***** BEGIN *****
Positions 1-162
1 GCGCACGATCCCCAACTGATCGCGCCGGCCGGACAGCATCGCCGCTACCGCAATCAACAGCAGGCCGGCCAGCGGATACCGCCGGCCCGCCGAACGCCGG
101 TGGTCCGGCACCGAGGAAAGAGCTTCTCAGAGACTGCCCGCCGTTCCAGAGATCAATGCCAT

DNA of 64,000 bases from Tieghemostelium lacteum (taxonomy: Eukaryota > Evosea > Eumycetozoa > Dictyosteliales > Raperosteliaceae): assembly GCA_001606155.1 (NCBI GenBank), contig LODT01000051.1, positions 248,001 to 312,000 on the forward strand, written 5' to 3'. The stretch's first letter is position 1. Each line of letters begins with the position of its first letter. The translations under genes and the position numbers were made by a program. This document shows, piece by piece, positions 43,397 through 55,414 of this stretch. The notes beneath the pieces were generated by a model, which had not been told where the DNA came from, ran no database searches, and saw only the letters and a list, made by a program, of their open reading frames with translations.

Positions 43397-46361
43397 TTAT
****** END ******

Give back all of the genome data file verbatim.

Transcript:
Positions 1-162
1 GCGCACGATCCCCAACTGATCGCGCCGGCCGGACAGCATCGCCGCTACCGCAATCAACAGCAGGCCGGCCAGCGGATACCGCCGGCCCGCCGAACGCCGG
101 TGGTCCGGCACCGAGGAAAGAGCTTCTCAGAGACTGCCCGCCGTTCCAGAGATCAATGCCAT

DNA of 64,000 bases from Tieghemostelium lacteum (taxonomy: Eukaryota > Evosea > Eumycetozoa > Dictyosteliales > Raperosteliaceae): assembly GCA_001606155.1 (NCBI GenBank), contig LODT01000051.1, positions 248,001 to 312,000 on the forward strand, written 5' to 3'. The stretch's first letter is position 1. Each line of letters begins with the position of its first letter. The translations under genes and the position numbers were made by a program. This document shows, piece by piece, positions 43,397 through 55,414 of this stretch. The notes beneath the pieces were generated by a model, which had not been told where the DNA came from, ran no database searches, and saw only the letters and a list, made by a program, of their open reading frames with translations.

Positions 43397-46361
43397 TTAT